International Forecaster Weekly

 The 2020s: A Peek Ahead (Part 1)

...we'll have some rousing images of some flag or other being hoisted on Mars and be able to witness the collective head explosion of all the flat earthers, so there's something.

James Corbett | January 4, 2020

Well, that didn't take long. You'll recall that it was mere weeks ago that I predicted that the trend of 2020 would be "The End of the Internet (as we've known it)," and, sadly, before 2019 was even finished a steady stream of stories flooded the newswires to prove me correct.
Morocco has sentenced a YouTuber to four years in prison for daring to insult the king.
The Singaporean government has forced Facebook to publish a "correction" on a post that they deemed to contain "fake news."
Four townships in northern Myanmar remain under one of the longest internet blackouts in the world for daring to assert a desire for ethnic self-determination.
And Russia and China have teamed up on a new convention that will empower the UN to convene a panel of "international experts" to determine how best to combat online thought crime.
And all of that was just in the past week. Imagine what we have to look forward to throughout the rest of 2020. Not pleasant, is it?
Now imagine what we'll have to look forward to through the 2020s. Even worse, huh?
Yes, as bleak as things seem at the moment, there are any number of reasons to believe that things are going to be that much worse a decade from now. And I'm not just talking about internet censorship here, either. After all, as dedicated Corbett Reporteers will already know, the technocrats are all on board for Agenda 2030.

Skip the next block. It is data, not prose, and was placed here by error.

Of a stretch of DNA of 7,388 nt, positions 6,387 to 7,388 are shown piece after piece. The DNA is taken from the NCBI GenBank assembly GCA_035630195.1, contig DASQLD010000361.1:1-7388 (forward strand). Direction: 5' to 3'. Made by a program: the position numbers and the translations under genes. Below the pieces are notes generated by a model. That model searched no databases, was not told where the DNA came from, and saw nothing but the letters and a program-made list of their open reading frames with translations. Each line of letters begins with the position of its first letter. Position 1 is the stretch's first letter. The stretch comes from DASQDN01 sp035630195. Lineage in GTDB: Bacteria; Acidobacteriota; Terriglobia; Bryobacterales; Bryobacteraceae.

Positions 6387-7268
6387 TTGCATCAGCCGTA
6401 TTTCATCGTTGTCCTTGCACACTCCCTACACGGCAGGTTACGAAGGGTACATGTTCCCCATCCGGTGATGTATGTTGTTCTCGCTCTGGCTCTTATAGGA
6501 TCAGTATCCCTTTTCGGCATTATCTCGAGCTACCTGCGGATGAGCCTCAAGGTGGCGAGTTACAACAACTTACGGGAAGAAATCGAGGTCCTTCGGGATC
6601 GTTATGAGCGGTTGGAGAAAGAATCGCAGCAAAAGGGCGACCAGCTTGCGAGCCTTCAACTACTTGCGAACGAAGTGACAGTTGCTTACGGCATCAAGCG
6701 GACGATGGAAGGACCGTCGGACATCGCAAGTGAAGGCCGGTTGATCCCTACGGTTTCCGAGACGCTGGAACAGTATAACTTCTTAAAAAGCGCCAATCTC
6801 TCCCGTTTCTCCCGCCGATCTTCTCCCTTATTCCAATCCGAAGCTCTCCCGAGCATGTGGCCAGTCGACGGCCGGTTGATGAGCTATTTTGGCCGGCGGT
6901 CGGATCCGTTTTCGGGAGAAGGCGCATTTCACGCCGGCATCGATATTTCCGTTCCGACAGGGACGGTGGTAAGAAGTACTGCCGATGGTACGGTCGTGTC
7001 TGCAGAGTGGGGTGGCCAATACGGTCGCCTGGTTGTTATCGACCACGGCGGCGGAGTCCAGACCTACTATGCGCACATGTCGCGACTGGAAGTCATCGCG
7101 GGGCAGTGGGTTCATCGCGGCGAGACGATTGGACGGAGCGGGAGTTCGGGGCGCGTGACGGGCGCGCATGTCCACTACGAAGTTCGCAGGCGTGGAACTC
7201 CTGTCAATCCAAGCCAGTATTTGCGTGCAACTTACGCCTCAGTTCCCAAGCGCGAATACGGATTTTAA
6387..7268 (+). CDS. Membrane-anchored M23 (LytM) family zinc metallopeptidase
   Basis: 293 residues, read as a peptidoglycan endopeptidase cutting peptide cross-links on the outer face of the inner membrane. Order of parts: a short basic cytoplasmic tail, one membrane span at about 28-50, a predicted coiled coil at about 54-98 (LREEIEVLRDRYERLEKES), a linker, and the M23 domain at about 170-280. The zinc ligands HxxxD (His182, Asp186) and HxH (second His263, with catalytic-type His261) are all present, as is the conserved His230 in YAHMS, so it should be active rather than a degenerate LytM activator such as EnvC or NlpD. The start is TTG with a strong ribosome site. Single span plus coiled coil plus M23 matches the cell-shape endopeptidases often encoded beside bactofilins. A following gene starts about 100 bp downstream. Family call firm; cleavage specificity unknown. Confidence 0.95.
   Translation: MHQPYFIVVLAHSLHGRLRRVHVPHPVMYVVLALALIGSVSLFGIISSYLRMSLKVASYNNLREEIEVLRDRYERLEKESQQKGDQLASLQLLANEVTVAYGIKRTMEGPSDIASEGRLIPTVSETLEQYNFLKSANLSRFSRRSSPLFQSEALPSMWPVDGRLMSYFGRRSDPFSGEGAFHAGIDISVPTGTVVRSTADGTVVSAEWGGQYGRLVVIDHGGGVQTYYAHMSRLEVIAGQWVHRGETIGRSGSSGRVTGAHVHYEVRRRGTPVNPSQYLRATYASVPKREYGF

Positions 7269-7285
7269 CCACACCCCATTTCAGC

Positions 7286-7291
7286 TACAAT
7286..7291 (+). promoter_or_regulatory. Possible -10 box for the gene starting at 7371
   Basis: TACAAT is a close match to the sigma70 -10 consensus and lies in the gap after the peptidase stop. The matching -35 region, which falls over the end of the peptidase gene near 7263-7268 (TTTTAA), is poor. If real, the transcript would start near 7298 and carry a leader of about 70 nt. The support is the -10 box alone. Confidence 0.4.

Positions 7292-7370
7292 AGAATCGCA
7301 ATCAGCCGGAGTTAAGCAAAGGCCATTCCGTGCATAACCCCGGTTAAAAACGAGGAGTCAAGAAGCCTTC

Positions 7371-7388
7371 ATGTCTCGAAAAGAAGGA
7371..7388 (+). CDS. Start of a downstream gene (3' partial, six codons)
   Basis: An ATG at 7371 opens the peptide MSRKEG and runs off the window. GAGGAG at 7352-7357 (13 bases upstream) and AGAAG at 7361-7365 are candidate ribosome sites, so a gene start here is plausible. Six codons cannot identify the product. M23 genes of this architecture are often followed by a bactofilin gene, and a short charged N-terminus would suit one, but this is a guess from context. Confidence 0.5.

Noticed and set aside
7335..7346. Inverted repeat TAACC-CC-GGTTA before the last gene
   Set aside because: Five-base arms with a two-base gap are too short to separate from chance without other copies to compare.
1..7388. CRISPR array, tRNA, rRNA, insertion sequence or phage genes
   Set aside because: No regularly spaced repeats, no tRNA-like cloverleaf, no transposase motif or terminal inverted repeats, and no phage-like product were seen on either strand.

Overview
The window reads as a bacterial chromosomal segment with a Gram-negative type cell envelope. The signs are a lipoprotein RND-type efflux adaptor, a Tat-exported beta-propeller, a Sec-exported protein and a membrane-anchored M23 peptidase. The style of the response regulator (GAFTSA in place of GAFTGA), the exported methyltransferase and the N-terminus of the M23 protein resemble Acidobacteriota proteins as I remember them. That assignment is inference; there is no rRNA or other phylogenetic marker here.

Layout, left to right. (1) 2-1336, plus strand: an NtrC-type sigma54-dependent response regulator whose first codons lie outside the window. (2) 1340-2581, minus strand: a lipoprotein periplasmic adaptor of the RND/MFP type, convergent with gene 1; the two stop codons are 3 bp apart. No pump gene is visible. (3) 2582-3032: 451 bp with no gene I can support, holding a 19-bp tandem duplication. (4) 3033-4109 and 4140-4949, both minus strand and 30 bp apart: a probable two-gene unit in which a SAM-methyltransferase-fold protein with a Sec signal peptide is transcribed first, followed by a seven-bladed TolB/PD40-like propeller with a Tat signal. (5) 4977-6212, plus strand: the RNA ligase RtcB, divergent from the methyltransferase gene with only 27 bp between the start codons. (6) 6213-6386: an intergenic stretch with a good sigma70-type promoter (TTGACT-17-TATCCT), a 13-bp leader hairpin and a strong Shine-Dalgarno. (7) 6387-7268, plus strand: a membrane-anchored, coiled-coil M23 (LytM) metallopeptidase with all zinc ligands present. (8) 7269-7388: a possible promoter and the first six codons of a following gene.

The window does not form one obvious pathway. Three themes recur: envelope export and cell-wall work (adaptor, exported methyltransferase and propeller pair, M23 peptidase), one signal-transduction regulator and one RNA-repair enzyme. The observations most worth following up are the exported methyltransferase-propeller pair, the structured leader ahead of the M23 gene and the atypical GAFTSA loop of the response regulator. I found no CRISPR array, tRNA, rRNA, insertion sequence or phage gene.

So buckle in, folks. Let's take a ride through the next ten years of technocratic tyranny . . . and see if there's a way we can derail this agenda before we arrive at its final destination.
A pair of stories book-ending the 2010s give us an insight into the breathtaking changes we're likely to live through in the 2020s.
The first story started in 2011, when 18-year-old hacker Palmer Lucky, working in the garage of his parents' house in Long Beach, California, put together a prototype for a virtual reality headset called Oculus. In 2012, the prototype started making buzz at trade shows, and by 2014 it had enough sizzle to catch the eye of the billionaire charlatan Mark Zuckerberg, who ended up buying the company for a cool $2 billion. That, of course, led to that creepy, iconic photo of ZuckerBorg himself—sporting the only genuine grin he's ever cracked in his life—striding through a crowd of Oculus Rift-wearing Matrix-dwellers.
The other story brings us to July 2019, when billionaire charlatan Elon Musk presented the fruits of his "Neuralink" venture, first launched in 2017 with the promise to bring "a closer merger of biological intelligence and digital intelligence." At his presentation, Musk expanded on that vision, detailing how his company is working on brain-computer interface technologies and is looking to begin its first FDA-approved human tests in 2020.
These stories highlight the incredible strides the technocrats have taken in the last decade toward realizing their long-held transhumanist dream of merging man with machine. Submersed in digital worlds, with brain chips allowing people to jack themselves directly into the matrix ("have the option of merging with AI" in Musk's formulation), it's safe to say that if these trends continue the very question of what it means to be human is going to have a very different answer in 2029 then it does today.